[swift-dev] Cleaning up stale branches?

Dave Abrahams dabrahams at apple.com
Fri Oct 21 14:14:10 CDT 2016

on Fri Oct 21 2016, John McCall <rjmccall-AT-apple.com> wrote:

>> On Oct 21, 2016, at 10:39 AM, Dave Abrahams via swift-dev <swift-dev at swift.org> wrote:
>> on Fri Oct 21 2016, Daniel Dunbar <swift-dev-AT-swift.org> wrote:
>>> While on this topic...
>>> GitHub's support for doing cross-repo pull requests is
>>> excellent. Anyone can easily fork the main repo, and push to their
>>> side repo (for example, with: `git push ddunbar
>>> HEAD:name-of-my-new-branch`) and the GitHub web UI on the main repo
>>> will automatically show you a handy button for creating the PR.
>>> With this level of support, IMHO branches usually should be pushed to
>>> individual's own repos, not the main repo.
>> IMO it depends whether you think Swift development should be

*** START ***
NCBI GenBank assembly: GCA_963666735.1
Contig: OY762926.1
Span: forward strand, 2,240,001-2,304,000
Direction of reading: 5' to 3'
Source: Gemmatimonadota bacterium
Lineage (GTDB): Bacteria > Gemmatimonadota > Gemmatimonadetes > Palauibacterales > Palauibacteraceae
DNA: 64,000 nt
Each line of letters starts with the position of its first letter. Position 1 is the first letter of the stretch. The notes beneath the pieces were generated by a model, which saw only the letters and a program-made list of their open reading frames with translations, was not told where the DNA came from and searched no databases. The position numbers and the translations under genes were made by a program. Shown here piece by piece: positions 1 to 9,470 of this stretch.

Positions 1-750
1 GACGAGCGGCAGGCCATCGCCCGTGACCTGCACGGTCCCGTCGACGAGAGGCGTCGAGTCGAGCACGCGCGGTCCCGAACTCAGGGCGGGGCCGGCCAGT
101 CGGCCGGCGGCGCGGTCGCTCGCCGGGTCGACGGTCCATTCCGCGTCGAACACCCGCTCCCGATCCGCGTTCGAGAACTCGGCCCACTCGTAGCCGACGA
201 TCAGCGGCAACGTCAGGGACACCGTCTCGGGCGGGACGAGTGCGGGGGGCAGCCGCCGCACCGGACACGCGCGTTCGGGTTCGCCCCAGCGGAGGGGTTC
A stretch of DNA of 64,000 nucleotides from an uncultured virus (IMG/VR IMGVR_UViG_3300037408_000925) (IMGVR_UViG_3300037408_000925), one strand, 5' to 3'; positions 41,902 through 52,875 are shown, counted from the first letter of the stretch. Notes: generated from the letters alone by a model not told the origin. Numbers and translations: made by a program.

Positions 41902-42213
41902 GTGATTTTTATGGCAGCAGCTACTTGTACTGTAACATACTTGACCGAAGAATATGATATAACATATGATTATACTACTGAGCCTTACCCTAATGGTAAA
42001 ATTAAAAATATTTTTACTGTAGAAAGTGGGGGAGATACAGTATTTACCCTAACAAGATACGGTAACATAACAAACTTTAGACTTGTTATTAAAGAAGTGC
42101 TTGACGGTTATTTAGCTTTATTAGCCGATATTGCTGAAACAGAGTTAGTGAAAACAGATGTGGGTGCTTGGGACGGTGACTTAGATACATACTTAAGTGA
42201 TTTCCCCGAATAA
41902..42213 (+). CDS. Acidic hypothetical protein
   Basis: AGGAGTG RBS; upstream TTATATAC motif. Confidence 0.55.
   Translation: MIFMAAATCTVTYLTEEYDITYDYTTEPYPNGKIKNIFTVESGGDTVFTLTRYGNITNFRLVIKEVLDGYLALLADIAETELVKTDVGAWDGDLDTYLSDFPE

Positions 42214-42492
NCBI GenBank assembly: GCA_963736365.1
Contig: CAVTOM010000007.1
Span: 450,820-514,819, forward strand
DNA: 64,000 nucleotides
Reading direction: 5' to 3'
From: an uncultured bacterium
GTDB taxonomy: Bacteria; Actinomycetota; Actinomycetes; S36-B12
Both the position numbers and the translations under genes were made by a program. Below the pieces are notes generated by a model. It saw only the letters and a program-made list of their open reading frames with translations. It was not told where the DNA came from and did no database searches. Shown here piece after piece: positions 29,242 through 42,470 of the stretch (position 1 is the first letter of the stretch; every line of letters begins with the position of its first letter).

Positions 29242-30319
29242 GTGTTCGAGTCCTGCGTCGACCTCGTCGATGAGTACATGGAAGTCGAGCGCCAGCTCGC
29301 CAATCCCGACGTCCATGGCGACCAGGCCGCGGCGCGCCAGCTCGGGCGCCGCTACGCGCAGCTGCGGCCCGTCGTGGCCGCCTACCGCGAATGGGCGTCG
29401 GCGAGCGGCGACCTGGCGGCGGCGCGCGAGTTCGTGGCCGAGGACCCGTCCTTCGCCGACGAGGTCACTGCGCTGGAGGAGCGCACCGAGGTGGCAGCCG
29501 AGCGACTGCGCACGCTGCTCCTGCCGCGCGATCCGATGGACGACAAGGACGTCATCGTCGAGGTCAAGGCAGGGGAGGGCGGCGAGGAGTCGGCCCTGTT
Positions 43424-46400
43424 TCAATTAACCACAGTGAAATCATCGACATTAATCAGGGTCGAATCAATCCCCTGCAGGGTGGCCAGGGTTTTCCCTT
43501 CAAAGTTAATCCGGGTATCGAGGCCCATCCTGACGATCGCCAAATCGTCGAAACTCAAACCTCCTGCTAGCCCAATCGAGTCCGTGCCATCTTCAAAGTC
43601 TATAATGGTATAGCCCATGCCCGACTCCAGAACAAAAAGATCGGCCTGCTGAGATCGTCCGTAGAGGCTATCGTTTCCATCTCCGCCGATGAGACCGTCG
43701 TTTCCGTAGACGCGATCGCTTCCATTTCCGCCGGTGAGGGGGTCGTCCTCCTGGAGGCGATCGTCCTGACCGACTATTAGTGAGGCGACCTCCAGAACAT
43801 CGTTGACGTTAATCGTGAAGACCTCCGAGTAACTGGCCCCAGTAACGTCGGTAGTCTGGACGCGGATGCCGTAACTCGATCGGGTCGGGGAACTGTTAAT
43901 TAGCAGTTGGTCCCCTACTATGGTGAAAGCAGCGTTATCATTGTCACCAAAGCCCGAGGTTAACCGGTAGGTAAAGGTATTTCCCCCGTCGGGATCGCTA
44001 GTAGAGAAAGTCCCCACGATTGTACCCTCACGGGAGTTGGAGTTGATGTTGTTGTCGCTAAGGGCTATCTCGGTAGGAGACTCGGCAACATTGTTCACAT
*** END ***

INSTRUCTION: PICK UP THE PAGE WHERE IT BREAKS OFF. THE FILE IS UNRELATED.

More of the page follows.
>> discoverable.  When the Swift project formally engages in developing
>> something like the new integer and floating point models, there's an
>> advantage to having it in the main repository.
> I don't understand this argument.  Looking at a list of branches is not a useful
> way of discovering development history — you don't know which branches are
> still active, which branches were merged, or which branches were completely
> abandoned.  

True.  Maybe discoverability isn't the word I was looking for.  When
three people want to collaborate on development of a feature branch,
where should it live?

> Moreover, branches are just commit histories and so are missing all
> sorts of useful discussion and review that are just as much a part of
> the development history.  All of these disadvantages are addressed by
> instead looking at pull requests, and once you're looking at a pull
> request, it does not matter what repository it came from.

Sure, OK.  I feel a bit odd about doing development for the project that
employs me in a “personal fork” of the main repository, but I can
adjust, if that's what we decide we want to do.


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